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Editing's Rubik's cube: Online, the shape of the story changes

May 2, 2011 By Sue Burzynski Bullard Resources

When a blogger reported that University of Nebraska quarterback Taylor Martinez was quitting the team, editors at the Lincoln Journal Star had to decide quickly whether to publish the report.

They were hearing the same buzz. Although social media networks like Twitter and Facebook were exploding with the Martinez story, none of it had been confirmed.

The Journal Star did not publish the rumor. And, as it turned out, Martinez did not quit the Cornhuskers.

But the Martinez incident is an example of how the Internet has changed editing, particularly breaking news.

Basic journalistic principles remain the same, especially a commitment to accuracy. Yet, online editing is different too. The need for speed is one major difference.

“With Martinez, the story was based on a blog written by someone we had never heard of,” said Patrick Smith, assistant online editor/sports at the Lincoln Journal Star and a longtime ACES member. “You have to show some restraint. We would have looked really stupid. An anonymous blogger doesn’t take a hit from publishing a rumor, but we would.”

But editors must be aware of the need for immediacy online. In print, editors face deadlines based on editions or times set by editors for particular stories. Online, “everything is now,” Smith said. “You have to have some standard, but at the same time, it’s like a race against the clock and the sooner the better.

“There’s something to be said for being first when you know the facts,” he said. “You establish yourself as a place to get information. The next time, something breaks, people will think of you first.”

And that adds up to another big change in editing breaking news online. The shape of an online story is often different than a traditional print story.

Emily Ingram, an overnight producer at The Washington Post, said constant deadlines make a difference in how editors approach copy.

“You’re getting three graphs to start with and then you’re getting a little more,” Ingram said. “At times you’ll have people firing things at you on [Blackberrys].”

Still, Ingram said she looks for many of the same things online as she did when she worked as a copy editor in print.

“You’re looking for holes in the story. You’re looking for inconsistencies in names. All the red flags you’re looking for when you’re editing in print carry over into online.”

But online editors often post bits of news as it develops.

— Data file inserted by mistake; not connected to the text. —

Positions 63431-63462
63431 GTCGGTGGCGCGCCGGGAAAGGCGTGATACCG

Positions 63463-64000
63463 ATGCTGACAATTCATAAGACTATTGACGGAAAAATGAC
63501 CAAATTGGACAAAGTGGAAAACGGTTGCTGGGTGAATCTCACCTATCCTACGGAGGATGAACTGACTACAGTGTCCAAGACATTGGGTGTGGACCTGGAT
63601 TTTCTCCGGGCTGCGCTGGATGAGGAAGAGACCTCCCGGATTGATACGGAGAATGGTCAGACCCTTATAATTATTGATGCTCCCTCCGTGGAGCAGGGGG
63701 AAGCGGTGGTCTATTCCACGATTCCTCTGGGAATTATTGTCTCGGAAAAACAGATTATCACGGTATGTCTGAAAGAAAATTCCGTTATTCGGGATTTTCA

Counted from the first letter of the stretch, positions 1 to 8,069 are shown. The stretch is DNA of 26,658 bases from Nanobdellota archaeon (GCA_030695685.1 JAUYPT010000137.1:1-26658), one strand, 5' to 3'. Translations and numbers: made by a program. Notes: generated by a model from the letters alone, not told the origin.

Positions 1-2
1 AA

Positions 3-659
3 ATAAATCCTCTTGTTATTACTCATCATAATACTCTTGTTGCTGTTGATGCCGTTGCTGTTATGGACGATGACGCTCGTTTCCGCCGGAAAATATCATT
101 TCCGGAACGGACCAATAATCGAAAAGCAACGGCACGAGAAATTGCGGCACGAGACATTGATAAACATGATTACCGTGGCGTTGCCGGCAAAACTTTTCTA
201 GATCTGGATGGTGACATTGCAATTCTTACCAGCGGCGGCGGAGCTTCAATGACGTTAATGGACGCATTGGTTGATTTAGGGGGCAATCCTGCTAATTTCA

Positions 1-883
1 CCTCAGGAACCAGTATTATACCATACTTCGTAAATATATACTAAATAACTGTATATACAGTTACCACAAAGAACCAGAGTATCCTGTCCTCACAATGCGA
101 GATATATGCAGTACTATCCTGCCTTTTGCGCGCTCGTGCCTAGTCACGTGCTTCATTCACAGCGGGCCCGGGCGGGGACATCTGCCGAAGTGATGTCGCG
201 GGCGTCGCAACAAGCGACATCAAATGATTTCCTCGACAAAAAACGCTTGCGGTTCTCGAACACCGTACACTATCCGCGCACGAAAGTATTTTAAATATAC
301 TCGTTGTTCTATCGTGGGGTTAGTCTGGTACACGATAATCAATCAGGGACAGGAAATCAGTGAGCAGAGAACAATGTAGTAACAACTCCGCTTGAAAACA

Andrea Panciera, editor of projo.com, said print editors often think in terms of publishing one complete story. Online, she said, “We might put up one paragraph or two paragraphs. You’re working in that developing story mode where you’re blending in new information, you’re changing your lede.” Projo.com is the website of the Providence Journal in Rhode Island.

Steve Buttry, director of community engagement at tbd.com, said online editors need to think of editing breaking news as editing “takes,” not one complete piece. It’s similar to the way a wire service files breaking news. But instead of filing a write-through, online editors may treat a story like a live blog with the latest update on the top of the story. Tbd.com is a TV station and website that delivers local news about metropolitan Washington D.C.

“It never reads like a story from top to bottom,” he said. “Some people may only read the top, others may go to the bottom and read it all.”

Editors may repeat first references to people with each post because they don’t know where a reader is coming into the story.

When tbd.com reported on the condition of escalators in the Washington, D.C., Metro system, the story was told in a live blog and on a map.

“The story is written in chunks,” Buttry said. “That’s a different structure, a different reader experience … and that’s something you have to keep in mind. At any point, someone is coming in fresh.“

By contrast, print reporters are traditionally taught to write complete stories with a beginning, middle and end.

Panciera said online editing requires different thinking.

“You’re really thinking about ‘I’ve got an opportunity, but the window is small in terms of the time (a reader will spend), the window is pretty small in terms of what I can show on a screen. And the window of time is also pretty small in terms of what I can produce quickly.’”

Editors should assure reader questions get answered quickly and high in a story.

The structure of a Web page is different than a printed page. At the Lincoln Journal Star, Smith compares decisions online editors make to completing a puzzle. “You have x number of spots to put things in and you have different ways to stack them, but you have to make the puzzle fit.

“It’s almost like a Rubik’s cube,” he said. “You’re flipping it around and seeing what works.”

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